Coast Guard, DHS.
Temporary final rule.
The Coast Guard is establishing three temporary safety zones in the navigable waters of the Sacramento River near River Walk Park and the Tower Bridge in Sacramento, CA in support of the Sacramento New Years Eve Fireworks Display on December 31, 2019. These safety zones are necessary to protect personnel, vessels, and the marine environment from the dangers associated with pyrotechnics. Unauthorized persons or vessels are prohibited from entering into, transiting through, or remaining in the safety zones without permission of the Captain of the Port or a designated representative.
This rule is effective from 8:30 p.m. to 10 p.m. on December 31, 2019.
To view documents mentioned in this preamble as being available in the docket, go to http://www.regulations.gov, type USCG-2019-0967 in the “SEARCH” box and click “SEARCH.” Click on Open Docket Folder on the line associated with this rule.
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FOR FURTHER INFORMATION CONTACT:
If you have questions on this rule, call or email Lieutenant Emily Rowan, U.S. Coast Guard Sector San Francisco; telephone (415) 399-7443, email SFWaterways@uscg.mil.
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Start Supplemental Information
I. Table of Abbreviations
CFR Code of Federal Regulations
COTP Captain of the Port San Francisco
DHS Department of Homeland Security
U.S.C. United States Code
II. Background Information and Regulatory History
The Coast Guard is issuing this temporary final rule without prior notice and opportunity to comment pursuant to authority under section 4(a) of the Administrative Procedure Act (APA) (5 U.S.C. 553(b)). This provision authorizes an agency to issue a rule without prior notice and opportunity to comment when the agency for good cause finds that those procedures are “impracticable, unnecessary, or contrary to the public interest.” Under 5 U.S.C. 553(b)(B), the Coast Guard finds that good cause exists for not publishing a notice of proposed rulemaking with respect to this rule because it is impracticable. The Coast Guard did not receive final details for this event until November 5, 2019. There was insufficient time to undergo the full rulemaking process, including providing a reasonable comment period and considering those comments, because the Coast Guard must establish this temporary safety zone by December 31, 2019.
Under 5 U.S.C. 553(d)(3), the Coast Guard finds that good cause exists for making this rule effective less than 30 days after publication in the Federal Register. Delaying the effective date of this rule would be contrary to public interest because immediate action is necessary to respond to the potential safety hazards associated with the firework display near Sacramento, CA.
III. Legal Authority and Need for Rule
The Coast Guard is issuing this rule under authority 46 U.S.C. 70034 (previously 33 U.S.C. 1231). The Captain of the Port San Francisco has determined that potential hazards associated with the Sacramento New Year's Eve fireworks display on December 31, 2019, will be a safety concern for anyone within a 175-foot radius of the fireworks firing sites. This rule is needed to protect personnel, vessels, and the marine environment in the navigable waters around the fireworks firing site during the fireworks display.
IV. Discussion of the Rule
This rule establishes three temporary safety zones from 8:30 p.m. to 10 p.m. on December 31, 2019. At 8:30 p.m., 30 minutes prior to the commencement of the 20-minute fireworks display, scheduled to being at 9:00 p.m. on December 31, 2019, the three safety zones for the Sacramento New Years Eve Fireworks Display will encompass the navigable waters, from surface to bottom, around the fireworks firing sites within three respective circles each with a radius of 175 feet with the respective circle centers in approximate positions:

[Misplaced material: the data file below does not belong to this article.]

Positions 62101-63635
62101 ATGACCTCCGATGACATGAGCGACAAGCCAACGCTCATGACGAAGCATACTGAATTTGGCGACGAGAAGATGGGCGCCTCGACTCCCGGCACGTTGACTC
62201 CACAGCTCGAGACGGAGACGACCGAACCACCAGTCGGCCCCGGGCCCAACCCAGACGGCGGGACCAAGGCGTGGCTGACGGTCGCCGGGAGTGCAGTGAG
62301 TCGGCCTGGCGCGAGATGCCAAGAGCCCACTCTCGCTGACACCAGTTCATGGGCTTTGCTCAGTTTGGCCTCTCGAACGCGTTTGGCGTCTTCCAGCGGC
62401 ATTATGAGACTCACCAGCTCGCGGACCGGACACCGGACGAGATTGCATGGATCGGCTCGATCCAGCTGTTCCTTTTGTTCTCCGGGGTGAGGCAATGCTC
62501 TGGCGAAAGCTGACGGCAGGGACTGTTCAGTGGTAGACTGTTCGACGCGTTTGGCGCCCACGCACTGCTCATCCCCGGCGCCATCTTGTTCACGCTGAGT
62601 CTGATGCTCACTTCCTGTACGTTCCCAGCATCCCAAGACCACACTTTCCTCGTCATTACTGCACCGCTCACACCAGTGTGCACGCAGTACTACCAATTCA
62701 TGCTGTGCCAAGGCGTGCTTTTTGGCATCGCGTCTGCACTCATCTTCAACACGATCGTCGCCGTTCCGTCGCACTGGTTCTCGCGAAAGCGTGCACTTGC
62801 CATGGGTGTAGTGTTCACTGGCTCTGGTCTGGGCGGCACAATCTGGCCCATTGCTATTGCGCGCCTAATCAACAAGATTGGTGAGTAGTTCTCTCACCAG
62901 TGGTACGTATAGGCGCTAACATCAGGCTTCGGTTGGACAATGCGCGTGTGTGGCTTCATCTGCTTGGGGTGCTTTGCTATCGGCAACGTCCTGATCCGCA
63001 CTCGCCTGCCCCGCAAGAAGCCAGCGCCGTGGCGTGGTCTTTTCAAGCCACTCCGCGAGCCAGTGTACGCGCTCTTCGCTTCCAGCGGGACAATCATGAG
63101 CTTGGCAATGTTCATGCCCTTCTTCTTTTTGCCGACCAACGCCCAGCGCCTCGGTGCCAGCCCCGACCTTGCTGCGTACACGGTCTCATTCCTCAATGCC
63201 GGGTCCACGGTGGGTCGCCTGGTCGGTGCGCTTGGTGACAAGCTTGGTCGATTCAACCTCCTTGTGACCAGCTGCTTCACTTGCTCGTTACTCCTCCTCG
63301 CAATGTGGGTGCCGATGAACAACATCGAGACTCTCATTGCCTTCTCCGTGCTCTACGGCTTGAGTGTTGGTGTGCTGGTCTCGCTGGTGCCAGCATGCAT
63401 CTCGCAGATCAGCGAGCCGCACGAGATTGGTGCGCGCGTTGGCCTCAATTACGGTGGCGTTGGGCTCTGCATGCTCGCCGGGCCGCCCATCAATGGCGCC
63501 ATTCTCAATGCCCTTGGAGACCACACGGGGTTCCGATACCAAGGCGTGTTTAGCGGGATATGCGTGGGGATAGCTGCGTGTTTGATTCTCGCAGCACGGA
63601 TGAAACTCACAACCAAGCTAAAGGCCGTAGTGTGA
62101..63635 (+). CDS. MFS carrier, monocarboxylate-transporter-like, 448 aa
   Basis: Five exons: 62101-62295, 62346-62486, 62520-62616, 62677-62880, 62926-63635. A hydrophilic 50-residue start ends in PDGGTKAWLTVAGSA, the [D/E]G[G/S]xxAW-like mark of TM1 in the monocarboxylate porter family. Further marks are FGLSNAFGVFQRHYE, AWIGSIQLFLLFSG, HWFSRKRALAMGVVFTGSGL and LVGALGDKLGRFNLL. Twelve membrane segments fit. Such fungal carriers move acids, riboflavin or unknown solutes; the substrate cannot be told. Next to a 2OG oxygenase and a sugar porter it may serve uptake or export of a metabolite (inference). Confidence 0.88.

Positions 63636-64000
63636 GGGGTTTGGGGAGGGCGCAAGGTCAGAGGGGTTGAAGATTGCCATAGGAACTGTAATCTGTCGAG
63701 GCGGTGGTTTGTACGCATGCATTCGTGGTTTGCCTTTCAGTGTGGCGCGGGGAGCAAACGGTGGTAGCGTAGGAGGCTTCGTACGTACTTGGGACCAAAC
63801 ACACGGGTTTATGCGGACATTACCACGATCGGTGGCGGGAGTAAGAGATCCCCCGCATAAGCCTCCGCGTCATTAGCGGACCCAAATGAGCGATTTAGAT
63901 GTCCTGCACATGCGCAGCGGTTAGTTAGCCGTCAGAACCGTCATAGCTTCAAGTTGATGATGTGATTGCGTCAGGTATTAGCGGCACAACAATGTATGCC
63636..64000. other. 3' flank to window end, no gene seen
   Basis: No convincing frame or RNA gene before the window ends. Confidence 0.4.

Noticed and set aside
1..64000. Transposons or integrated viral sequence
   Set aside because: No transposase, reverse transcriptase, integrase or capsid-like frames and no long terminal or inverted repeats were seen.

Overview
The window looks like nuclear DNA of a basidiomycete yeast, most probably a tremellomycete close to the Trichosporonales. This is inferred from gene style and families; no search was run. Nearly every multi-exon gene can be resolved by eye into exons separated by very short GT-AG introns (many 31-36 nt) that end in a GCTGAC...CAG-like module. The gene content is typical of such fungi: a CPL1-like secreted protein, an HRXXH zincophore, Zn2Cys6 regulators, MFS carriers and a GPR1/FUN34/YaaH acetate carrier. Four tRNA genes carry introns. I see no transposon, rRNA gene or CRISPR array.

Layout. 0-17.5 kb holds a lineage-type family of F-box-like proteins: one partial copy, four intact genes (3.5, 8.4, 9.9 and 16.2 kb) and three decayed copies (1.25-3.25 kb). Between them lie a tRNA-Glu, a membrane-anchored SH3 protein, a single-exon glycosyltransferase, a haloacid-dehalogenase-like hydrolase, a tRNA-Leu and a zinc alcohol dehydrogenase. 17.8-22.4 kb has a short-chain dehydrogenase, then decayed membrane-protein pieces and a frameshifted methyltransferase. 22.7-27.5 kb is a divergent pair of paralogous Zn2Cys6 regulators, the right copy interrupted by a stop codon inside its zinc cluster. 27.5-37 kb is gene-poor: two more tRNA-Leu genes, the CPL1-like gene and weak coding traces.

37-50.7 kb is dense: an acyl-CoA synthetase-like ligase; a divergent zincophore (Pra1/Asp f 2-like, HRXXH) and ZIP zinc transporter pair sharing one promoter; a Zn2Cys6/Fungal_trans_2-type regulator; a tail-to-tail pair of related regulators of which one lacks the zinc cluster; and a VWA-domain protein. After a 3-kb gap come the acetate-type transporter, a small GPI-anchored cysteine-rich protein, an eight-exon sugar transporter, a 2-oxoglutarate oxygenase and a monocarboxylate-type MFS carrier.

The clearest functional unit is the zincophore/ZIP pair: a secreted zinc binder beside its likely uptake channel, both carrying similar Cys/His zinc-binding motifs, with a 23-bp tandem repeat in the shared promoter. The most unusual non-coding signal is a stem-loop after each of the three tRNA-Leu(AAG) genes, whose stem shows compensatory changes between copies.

Southern Firing Site at 38°34′50″ N, 121°30′30″ W,
Northern Firing Site at 38°35′02″ N, 121°30′40″ W, and
Near the Tower Bridge at 38°34′50″ N, 121°30′30″ W (NAD83).
The safety zones shall terminate at 10 p.m. on December 31, 2019.
This regulation is needed to keep persons and vessels away from the immediate vicinity of the firework display locations to ensure the safety of participants, spectators, and transiting vessels. Except for persons or vessels authorized by the COTP or the COTP's designated representative, no person or vessel may enter or remain in the restricted areas. A “designated representative” means a Coast Guard Patrol Commander, including a Coast Guard coxswain, petty officer, or other officer operating a Coast Guard vessel or a Federal, State, or local officer designated by or assisting the COTP in the enforcement of the safety zones. The COTP or the COTP's designated representative will notify the maritime community of periods during which these zones will be enforced using information broadcasts.
V. Regulatory Analyses
We developed this rule after considering numerous statutes and executive orders related to rulemaking. Below we summarize our analyses based on a number of these statutes and Executive orders, and we discuss First Amendment rights of protestors.
A. Regulatory Planning and Review
Executive Orders 12866 and 13563 direct agencies to assess the costs and benefits of available regulatory alternatives and, if regulation is necessary, to select regulatory approaches that maximize net benefits. Executive Order 13771 directs agencies to control regulatory costs through a budgeting process. This rule has not been designated a “significant regulatory action,” under Executive Order 12866. Accordingly, this rule has not been reviewed by the Office of Management and Budget (OMB), and pursuant to OMB guidance it is exempt from the requirements of Executive Order 13771.
This regulatory action determination is based on the limited duration and narrowly tailored geographic area of the Start Printed Page 211safety zones. These safety zones impacts three, 175-foot-radius circular areas of the Sacramento River in Sacramento, CA for 2 hours and 30 minutes. The vessels desiring to transit through or around the temporary safety zones may do so upon express permission from the COTP or the COTP's designated representative.
B. Impact on Small Entities
The Regulatory Flexibility Act of 1980, 5 U.S.C. 601-612, as amended, requires federal agencies to consider the potential impact of regulations on small entities during rulemaking. The term “small entities” comprises small businesses, not-for-profit organizations that are independently owned and operated and are not dominant in their fields, and governmental jurisdictions with populations of less than 50,000. The Coast Guard certifies under 5 U.S.C. 605(b) that this rule will not have a significant economic impact on a substantial number of small entities.
While some owners or operators of vessels intending to transit the temporary safety zones may be small entities, for the reasons stated in section V.A. above, this rule will not have a significant economic impact on any vessel owner or operator.